My horse insists on biting rugs – why?
If your horse can reach the rugs hanging outside the stable he is probably biting them due to habit. Horses, like humans, are creatures of habit and if something familiar is left within reach while they’re stabled overnight, they’ll more than likely see it as their mission to play with it while they can.
This sort of behaviour probably happens an hour or so before you arrive to feed breakfast. If the rug is getting ripped, it might be best to find somewhere else to keep your horse rugs. And if your horse is biting other horse’s rugs when they’re wearing them, it’s probably nothing more than playful behaviour. Horses groom one another when they’re out and also have the odd nip – this behaviour doesn’t stop just because a horse is wearing a rug. So, some horses might seem to make it their mission to remove other horse’s rugs or take a chunk out of them, the likelihood is that they don’t do this on purpose – the main issue here is the expense in mending or replacing the rug!
What does it mean when a horse is pawing at the ground?
There are many reasons why a horse may be pawing at the ground – it may be bored or restless, playful, anxious, stressed or simply seeking attention – once you understand why your horse is pawing you can assess whether it is something that needs addressing.
Many young horses paw at the ground to seek attention or to be playful and often a horse will paw while eating to show they’re enjoying their food. If the pawing is unusually aggressive or highly repetitive this could be a sign of something more sinister, such as stomach pain or distress. Reasons your horse could be pawing at the ground:
- Pain - When your horse is in pain, they cannot tell us, so pawing is their way of communicating this.
- Boredom - Pawing from boredom can become a bad habit and so you should make sure there are plenty of things to do such as toys or a companion if your horse is stabled for long periods of time.
- Nervousness - When nervous, your horse may paw at the ground over and over in a quick fashion.
- Anger or frustration - Being tied up or stabled for a long period of time can cause your horse to become angry or frustrated, leading to pawing at the ground.
- Showing dominance - If your horse arches the neck and a front leg is held straight out while pawing, it is usually a show of dominance
- Hunger - If your horse is hungry and waiting for food, pawing may be done to get attention
My horse puts its ears back
Even though horses have been domesticated for thousands of years, most of their natural behaviour has remained intact, some horses put their ears back more than others and it isn’t always a case for concern. It is always a good idea to rule out any medical issues as it could be a sign your horse is in pain. With a clear bill of health, it could be that this is how your horse shows they are anxious, scared or just trying to assert their dominance. Some horses do it at feed times and for others it might just be their default setting. Keep an eye on how often they pin their ears back and if it becomes more and more common there might be some behavioural changes you can make to keep your horse happy.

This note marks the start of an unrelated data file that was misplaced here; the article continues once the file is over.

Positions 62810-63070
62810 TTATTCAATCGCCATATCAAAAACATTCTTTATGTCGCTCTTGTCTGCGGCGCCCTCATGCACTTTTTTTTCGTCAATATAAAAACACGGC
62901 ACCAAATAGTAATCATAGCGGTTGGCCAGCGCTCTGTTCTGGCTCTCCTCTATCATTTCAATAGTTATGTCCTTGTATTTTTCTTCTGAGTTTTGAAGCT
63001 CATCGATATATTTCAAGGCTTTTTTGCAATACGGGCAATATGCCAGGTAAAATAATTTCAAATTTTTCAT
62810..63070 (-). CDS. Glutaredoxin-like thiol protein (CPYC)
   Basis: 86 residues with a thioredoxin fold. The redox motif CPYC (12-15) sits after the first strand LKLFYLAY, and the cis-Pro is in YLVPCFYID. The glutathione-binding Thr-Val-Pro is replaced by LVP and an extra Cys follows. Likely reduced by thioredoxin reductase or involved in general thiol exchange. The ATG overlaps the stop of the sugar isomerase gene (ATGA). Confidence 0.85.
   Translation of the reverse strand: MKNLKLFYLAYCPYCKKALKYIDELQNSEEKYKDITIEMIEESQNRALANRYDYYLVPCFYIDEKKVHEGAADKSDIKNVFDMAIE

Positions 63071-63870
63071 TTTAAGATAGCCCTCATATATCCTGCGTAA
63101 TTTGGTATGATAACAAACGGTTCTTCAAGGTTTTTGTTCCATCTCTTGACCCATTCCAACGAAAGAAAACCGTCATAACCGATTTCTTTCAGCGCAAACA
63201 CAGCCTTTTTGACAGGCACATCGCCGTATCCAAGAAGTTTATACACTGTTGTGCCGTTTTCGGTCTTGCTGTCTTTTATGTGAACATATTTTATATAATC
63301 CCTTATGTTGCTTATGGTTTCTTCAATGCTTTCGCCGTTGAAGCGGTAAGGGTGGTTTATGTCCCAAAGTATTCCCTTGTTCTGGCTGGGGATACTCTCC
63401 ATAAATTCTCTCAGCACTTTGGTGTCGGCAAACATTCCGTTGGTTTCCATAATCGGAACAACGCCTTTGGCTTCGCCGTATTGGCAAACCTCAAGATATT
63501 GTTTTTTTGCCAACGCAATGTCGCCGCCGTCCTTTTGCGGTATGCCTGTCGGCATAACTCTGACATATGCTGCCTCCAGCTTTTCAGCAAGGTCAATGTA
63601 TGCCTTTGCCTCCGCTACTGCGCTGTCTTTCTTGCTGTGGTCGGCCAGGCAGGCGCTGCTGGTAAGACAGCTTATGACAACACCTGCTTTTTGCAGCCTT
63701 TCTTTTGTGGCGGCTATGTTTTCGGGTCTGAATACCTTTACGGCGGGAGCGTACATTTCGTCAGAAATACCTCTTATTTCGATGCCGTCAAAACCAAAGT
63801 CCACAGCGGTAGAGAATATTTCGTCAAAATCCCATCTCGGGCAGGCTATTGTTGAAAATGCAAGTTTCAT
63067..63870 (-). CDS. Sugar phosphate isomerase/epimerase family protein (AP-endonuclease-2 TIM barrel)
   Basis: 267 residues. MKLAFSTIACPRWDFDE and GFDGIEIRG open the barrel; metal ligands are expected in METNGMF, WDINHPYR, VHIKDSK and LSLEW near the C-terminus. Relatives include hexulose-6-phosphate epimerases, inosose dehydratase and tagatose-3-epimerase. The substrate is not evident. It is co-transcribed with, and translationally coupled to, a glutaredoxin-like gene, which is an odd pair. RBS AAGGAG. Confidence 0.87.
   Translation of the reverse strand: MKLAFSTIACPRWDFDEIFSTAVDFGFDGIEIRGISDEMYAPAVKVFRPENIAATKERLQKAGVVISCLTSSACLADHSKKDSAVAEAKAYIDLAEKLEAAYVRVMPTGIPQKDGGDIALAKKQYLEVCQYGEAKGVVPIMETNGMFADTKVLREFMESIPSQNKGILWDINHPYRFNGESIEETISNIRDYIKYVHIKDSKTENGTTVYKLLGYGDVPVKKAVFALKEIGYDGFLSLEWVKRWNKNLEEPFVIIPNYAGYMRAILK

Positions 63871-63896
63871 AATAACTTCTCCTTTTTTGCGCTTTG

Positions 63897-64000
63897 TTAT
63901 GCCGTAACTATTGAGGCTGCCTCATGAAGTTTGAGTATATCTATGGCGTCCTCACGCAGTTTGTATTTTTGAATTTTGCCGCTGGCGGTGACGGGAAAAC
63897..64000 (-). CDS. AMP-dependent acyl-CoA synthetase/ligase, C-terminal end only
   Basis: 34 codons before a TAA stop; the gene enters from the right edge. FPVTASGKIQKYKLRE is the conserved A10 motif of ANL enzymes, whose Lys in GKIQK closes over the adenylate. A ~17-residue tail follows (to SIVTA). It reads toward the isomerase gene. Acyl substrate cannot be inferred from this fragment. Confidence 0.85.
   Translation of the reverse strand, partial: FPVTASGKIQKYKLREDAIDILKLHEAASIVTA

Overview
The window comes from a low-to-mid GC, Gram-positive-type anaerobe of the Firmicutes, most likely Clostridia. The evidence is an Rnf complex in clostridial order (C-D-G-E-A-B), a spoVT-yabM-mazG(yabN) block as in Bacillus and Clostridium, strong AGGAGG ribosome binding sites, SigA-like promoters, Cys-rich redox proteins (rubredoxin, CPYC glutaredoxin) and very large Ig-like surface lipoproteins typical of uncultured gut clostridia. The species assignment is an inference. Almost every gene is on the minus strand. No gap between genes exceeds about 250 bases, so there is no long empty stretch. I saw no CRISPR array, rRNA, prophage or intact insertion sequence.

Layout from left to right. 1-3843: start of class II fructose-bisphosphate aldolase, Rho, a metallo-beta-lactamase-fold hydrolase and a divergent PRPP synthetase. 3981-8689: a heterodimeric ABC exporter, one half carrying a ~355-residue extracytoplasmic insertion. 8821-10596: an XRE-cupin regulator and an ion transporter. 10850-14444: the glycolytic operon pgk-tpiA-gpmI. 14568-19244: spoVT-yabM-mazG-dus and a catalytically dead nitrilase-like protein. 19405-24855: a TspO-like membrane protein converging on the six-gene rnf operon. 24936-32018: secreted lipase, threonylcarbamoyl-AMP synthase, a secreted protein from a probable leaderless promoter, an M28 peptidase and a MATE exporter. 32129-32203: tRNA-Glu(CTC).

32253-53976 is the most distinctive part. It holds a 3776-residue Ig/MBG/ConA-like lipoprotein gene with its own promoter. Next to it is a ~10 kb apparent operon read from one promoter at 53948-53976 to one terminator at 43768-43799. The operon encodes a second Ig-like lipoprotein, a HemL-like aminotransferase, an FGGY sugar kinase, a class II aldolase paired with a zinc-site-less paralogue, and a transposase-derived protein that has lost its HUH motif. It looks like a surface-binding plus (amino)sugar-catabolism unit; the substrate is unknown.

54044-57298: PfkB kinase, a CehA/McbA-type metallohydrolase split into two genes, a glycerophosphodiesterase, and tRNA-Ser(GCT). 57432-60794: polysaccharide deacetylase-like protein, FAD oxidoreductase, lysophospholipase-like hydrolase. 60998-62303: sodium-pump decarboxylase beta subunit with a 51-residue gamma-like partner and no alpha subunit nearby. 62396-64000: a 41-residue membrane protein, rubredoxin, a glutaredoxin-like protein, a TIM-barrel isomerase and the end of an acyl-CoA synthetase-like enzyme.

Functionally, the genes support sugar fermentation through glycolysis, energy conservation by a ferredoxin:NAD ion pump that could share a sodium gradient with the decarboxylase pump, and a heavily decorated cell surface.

Why does my horse bite me?
Some horse bite with intent and this can be a show of dominance. However, for some horses biting and nipping can be a sign they’re trying to interact with you. If you watch a herd of horses, you’ll soon see that this is how they interact with one another and it’s not always a violent interaction. Warwick Schiller believes that when a horse is being mouthy with you, they’re actually trying to engage with you. Watch this video to see how Warwick deals with a nippy horse:
A horse biting with intent or aggression could mean they’re not happy with their current situation – this can range from a piece of tack that is uncomfortable to feeling threatened or anxious. Again, it’s important to know what’s normal for your horse, some horses do flatten their ears and threaten to bite and that can be their normal behaviour. For others it could be unusual and a sign they’re trying to tell you something.
Finally, remember that you know your horse better than anyone. Get to know what’s normal and what’s not. Look for external and internal factors that could trigger the change in behaviour and if you’re at all worried speak to your vet or equine professional about the behaviour.
We’d love to hear from you on the above topics, have you successfully managed to stop your horse biting? Or maybe you have worked on connection with your horse and now they follow you around the arena at liberty? Let us know in our Harry Hall One Club Group on Facebook.